Thursday 13 September 2018, 7.30pm
French noise scene spearheads, Sister Iodine, perform at OTO following the release of their sixth album, ‘Venom’, earlier this year. Active since the nineties, the trio of Erik Minkkinen, Lionel Fernandez, and Nicolas Mazet, have not lost one milligram of their radical and uncompromised approach in sound exploration and limits-stretching.
It is with the advent of the 21st century - more than ever - that the decisive path of Sister Iodine has taken a fascinating route. From their debut album, ADN115, released in 1994 which was strongly influenced by the original New York No Wave scene (Mars, DNA, Red Transistor) to their more recent works which are augmented by "newer poisons" such as black metal, or the most abrasive end of industrial music and power electronics, as well as experimental electronics (Editions Mego has reissued an extended version of Premier Sang's "Flame Desastre" on CD), the band has managed to survive through the years from the inhospitable French squats of the nineties to nowadays’ established venues and proper tours. Today, the band’s music has changed recipients and has attracted younger generations with their organized radioactive chaos, never conceding anything from their initial intensity. Over the years, Sister Iodine will have also created their own idiosyncratic language, for which sound exploration matters and pure beauty seem to count as much as pure explosive ferocity, while intense violence and energy gets deployed in live shows.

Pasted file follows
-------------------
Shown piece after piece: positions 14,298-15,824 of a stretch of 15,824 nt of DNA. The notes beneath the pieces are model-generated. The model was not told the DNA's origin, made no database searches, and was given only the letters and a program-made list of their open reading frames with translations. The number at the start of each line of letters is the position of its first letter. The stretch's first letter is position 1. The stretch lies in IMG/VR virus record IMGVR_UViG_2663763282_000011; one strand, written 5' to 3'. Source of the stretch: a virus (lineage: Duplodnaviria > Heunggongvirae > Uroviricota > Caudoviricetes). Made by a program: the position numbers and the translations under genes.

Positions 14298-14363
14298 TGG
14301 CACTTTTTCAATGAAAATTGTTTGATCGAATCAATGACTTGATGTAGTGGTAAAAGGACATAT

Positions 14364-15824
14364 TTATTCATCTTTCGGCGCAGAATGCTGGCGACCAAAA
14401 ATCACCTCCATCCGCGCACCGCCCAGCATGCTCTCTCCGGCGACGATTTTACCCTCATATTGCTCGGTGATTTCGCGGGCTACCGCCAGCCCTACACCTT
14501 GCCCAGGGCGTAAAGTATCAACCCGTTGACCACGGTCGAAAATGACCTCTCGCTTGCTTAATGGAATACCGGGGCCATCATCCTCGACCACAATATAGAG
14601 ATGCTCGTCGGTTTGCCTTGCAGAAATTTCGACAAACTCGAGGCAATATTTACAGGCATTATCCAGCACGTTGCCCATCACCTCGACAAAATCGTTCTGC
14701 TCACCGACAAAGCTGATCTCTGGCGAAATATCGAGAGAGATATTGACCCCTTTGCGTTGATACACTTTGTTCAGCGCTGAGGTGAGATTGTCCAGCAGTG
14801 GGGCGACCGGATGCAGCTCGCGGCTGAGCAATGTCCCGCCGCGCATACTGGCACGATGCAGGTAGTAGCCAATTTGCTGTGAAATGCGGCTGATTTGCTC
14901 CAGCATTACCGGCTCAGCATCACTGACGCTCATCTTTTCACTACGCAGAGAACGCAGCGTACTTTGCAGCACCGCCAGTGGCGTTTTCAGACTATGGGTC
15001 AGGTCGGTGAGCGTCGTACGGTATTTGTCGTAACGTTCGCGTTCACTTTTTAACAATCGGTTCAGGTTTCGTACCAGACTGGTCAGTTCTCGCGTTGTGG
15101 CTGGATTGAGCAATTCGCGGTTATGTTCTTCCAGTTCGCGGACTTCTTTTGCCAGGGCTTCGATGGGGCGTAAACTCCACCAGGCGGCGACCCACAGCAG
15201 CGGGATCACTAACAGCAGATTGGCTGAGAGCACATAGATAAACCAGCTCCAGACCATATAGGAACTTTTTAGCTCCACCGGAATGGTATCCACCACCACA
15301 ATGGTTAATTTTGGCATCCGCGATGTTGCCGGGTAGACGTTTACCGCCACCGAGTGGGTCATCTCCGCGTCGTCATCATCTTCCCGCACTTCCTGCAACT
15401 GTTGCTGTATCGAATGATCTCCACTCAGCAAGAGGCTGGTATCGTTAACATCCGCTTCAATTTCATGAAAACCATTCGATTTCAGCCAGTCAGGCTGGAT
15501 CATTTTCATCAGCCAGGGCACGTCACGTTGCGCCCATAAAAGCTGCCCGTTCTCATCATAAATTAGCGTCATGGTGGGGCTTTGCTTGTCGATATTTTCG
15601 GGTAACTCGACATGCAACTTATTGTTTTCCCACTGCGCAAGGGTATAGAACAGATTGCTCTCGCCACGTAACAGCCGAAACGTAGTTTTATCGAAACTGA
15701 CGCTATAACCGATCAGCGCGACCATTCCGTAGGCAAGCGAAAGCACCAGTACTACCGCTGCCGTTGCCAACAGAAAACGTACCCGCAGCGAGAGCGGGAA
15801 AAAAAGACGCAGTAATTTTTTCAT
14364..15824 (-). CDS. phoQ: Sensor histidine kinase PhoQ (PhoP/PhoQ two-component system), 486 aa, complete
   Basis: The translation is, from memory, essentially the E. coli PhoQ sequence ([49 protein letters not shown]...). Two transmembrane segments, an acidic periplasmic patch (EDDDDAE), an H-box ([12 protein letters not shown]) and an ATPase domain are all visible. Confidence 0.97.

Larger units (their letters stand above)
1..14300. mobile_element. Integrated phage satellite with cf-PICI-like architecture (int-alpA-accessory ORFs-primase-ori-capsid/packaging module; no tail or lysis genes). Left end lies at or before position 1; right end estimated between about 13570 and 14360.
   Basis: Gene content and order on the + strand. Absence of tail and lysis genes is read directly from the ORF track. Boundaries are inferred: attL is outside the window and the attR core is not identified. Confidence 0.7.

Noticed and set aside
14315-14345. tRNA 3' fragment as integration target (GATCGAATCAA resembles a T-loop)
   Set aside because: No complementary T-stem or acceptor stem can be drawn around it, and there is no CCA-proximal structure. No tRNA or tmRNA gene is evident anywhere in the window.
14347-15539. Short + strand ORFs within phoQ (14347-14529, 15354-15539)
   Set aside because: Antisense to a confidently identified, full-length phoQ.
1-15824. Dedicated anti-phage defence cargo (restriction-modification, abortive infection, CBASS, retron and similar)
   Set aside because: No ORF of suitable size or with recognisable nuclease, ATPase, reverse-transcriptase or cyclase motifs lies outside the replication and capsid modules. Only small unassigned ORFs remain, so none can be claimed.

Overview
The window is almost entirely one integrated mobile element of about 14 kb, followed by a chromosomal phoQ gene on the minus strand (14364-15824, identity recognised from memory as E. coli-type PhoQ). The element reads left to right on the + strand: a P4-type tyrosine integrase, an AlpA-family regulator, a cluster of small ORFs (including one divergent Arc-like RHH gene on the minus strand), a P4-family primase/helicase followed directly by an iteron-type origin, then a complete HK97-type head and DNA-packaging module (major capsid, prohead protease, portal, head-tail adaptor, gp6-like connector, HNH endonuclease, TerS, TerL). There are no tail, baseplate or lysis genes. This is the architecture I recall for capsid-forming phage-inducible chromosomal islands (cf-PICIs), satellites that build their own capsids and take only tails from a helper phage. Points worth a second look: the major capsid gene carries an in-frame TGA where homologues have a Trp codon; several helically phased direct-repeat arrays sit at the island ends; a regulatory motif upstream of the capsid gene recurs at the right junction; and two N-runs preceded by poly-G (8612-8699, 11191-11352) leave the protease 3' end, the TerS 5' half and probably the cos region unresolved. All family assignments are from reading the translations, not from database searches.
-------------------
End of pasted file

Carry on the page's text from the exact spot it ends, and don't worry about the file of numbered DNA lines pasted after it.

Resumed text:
“This is killer - unremittingly bleak and tortuous noise from French unit Sister Iodine, plying a skull scraping fusion of harsh noise, blackmetal, and charred electronics ruptured by sparing percussion and pitch black ambient vortices, for Egypt’s Nashazphone. Some brilliant moments inside for followers of Nate Young, Prurient, Wold, Wolves In The Throne Room.” – Boomkat
“At the age of internet, the band achieves the unbelievable. They manage to produce music where history has been thrown away, ramifications and common denominators disappear, influences seem non-existent and there are no more references to hold on to, unless their own free and radical music opens to all.” – NOISEY